As if we didn’t have enough in the ‘Museum City’, we’ve been gifted one more.
Located in the Malaga port’s old customs house (La Aduana), a stone’s throw from the cathedral, is the Museo de Málaga.
The Museum of Malaga boasts 18,000 square metres of exhibition space – more than the CAC, the Thyssen and the Picasso museum combined – making it quite a lengthy visit if you wish to make the most of it.
Two museums in one: Fine Arts and archaeology
The Museo de Málaga tracks Malaga province’s heritage from Prehistoric times all the way through to the 21st century. In fact, it actually brings together two of the province’s major collections: Fine Arts and Archaeology.
The restored Aduana is now home to 15,000 archaeological artefacts and more than 2,000 Fine Arts pieces – essentially offering visitors the chance to visit two museums in one.
The permanent collection of the Fine Arts section is made up of three main parts: objects from the San Telmo Fine Arts Academy in Malaga, pieces from the Prado and Reina Sofía national galleries in Madrid, and private donations from artists and collectors.
The Archaeological collection, meanwhile, brings together finds from various sources. The main ones are the discoveries made during the excavations of the Alcazaba, especially during the 1930s and 1940s.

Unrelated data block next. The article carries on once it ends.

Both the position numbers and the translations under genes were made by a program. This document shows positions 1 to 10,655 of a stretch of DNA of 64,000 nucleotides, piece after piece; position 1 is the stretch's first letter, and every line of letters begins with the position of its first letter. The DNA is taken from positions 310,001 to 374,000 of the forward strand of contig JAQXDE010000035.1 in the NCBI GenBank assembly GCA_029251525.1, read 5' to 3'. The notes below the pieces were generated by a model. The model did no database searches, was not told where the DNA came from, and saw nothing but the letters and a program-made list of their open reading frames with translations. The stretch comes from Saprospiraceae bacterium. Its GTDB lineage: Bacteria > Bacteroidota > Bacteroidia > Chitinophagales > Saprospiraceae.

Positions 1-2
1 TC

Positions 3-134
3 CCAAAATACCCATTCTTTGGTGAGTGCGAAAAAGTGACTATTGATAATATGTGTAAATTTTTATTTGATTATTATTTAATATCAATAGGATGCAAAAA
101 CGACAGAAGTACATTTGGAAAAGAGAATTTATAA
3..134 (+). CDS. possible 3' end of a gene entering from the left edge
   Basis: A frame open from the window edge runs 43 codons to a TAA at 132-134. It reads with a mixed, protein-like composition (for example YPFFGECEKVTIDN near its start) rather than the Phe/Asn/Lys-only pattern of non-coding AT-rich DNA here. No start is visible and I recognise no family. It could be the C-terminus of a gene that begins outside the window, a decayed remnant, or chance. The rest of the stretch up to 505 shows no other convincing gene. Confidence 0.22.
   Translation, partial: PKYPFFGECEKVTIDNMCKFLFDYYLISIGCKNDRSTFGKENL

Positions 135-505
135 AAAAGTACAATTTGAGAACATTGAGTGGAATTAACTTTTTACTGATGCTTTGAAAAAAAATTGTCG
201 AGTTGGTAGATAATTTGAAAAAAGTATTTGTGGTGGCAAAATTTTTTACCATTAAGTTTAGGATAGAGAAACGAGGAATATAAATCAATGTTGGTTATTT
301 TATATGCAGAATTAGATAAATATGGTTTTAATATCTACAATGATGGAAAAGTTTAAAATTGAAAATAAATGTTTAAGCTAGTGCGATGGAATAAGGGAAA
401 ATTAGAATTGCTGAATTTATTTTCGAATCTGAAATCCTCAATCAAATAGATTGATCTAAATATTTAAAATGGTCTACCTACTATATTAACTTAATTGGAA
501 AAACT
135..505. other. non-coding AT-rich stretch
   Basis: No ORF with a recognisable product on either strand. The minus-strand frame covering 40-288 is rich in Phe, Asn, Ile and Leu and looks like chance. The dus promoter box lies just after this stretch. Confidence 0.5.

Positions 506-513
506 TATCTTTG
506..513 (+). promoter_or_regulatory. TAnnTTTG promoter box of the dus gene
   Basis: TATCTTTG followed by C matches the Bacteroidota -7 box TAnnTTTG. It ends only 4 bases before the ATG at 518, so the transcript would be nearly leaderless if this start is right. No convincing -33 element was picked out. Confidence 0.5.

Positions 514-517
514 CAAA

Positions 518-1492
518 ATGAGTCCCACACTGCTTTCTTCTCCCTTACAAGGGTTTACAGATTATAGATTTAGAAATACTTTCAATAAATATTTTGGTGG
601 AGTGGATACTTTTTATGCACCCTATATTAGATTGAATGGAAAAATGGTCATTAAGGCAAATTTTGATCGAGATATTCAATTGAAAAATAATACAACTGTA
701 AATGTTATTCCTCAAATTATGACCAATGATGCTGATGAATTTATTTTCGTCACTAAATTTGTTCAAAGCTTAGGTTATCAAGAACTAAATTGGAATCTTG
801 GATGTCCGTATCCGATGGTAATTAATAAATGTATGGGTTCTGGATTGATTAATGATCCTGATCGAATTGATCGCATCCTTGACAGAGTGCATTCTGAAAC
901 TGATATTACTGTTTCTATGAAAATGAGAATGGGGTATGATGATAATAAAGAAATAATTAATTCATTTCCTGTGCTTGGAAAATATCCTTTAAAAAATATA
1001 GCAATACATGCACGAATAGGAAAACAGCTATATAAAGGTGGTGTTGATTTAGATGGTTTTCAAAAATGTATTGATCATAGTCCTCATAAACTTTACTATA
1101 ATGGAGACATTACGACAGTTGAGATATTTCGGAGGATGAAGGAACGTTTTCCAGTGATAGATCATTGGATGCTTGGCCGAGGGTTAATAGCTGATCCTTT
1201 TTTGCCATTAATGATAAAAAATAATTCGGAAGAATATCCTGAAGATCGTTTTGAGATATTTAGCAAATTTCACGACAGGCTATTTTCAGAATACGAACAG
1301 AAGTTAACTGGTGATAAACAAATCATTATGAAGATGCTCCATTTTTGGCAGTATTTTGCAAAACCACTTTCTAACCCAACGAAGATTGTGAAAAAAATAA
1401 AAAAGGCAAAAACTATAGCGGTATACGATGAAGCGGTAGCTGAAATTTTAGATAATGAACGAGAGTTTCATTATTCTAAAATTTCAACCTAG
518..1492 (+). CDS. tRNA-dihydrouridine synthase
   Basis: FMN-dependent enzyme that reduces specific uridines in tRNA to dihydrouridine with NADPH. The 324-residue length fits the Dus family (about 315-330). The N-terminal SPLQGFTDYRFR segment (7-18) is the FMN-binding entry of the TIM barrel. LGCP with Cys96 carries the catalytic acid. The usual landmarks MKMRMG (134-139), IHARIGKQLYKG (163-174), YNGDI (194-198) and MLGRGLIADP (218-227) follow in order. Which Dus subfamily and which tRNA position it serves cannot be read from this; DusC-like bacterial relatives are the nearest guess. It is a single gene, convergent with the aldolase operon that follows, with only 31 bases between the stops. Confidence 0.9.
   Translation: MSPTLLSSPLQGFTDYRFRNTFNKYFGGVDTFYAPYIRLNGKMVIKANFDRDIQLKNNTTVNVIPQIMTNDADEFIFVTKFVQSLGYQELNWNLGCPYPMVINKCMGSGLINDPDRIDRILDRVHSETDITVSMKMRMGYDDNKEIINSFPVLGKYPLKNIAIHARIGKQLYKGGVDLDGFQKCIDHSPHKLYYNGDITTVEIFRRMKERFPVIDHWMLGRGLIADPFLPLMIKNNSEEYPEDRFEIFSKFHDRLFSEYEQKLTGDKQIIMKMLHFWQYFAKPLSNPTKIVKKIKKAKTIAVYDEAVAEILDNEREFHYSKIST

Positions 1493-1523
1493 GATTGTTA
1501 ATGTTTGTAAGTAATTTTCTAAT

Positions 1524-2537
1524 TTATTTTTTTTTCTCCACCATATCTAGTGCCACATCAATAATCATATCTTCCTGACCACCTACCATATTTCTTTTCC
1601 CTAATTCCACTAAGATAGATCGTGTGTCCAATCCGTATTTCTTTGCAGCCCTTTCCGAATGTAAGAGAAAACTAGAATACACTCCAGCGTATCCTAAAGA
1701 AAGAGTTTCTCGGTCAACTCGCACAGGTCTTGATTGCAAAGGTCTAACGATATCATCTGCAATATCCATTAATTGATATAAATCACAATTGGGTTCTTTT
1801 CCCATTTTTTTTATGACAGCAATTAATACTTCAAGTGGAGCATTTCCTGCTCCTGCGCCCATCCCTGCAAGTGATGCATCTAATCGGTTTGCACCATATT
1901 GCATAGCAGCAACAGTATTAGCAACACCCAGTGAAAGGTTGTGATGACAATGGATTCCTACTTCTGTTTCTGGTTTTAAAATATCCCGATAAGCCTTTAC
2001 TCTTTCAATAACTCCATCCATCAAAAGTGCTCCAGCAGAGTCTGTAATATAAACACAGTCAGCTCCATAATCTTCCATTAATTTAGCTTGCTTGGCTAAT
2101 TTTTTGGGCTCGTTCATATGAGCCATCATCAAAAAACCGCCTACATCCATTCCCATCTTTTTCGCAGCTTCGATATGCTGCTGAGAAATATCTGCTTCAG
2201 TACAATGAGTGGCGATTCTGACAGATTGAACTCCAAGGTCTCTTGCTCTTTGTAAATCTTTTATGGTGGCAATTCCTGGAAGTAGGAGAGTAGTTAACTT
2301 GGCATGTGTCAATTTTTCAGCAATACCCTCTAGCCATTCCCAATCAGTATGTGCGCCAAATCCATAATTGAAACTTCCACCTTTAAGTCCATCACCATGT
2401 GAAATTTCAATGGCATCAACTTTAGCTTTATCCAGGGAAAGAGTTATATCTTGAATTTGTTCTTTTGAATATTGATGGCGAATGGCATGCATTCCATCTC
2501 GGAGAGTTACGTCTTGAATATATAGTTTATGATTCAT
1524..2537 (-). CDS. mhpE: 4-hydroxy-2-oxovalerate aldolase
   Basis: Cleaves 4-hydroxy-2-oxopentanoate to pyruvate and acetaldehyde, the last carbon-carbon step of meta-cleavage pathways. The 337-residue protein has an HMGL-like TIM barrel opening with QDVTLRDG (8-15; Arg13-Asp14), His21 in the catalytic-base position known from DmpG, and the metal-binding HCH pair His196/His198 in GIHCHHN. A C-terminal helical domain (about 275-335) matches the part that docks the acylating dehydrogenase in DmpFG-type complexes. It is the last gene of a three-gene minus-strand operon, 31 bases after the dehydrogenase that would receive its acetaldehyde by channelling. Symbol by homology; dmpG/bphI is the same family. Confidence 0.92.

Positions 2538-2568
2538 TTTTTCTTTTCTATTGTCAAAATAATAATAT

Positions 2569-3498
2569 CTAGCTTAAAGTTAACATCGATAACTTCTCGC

However, there are also remains from the Roman cities of Lacipo (Casares), Acinipo (Ronda) and Suel (Fuengirola), Malaga’s Roman theatre, and Cerro del Villar that can be seen in the museum, too. These were mostly discovered during excavations supported by archaeologists from the museum itself and the University of Malaga from the 1970s onwards.
A new home after 19 years away
The Museum of Malaga has had a complicated history.
The provincial Fine Arts and Archaeology collections were originally housed in the building which is now home to the Picasso museum and the Alcazaba, respectively. Then, in 1997, they were put into storage and hidden from public view.
Several protests and 19 years later and a solution to two problems has been found. The empty customs house is now occupied and the museum as we know it today finally opened. On 12 December 2016, the people got their museum back.
Visiting the Museo de Málaga
Entry to the Museum of Malaga is free for Malaga residents and EU citizens (ID required).
Click here for more information about opening hours and entry.
Daryl moved to Malaga permanently in 2014 having first fallen in love with the city on his Erasmus year. After working for many years at local expat newspaper SUR in English, Daryl gained expert knowledge in life from the perspective of foreign residents and decided to co-found Malaga Guru in 2016.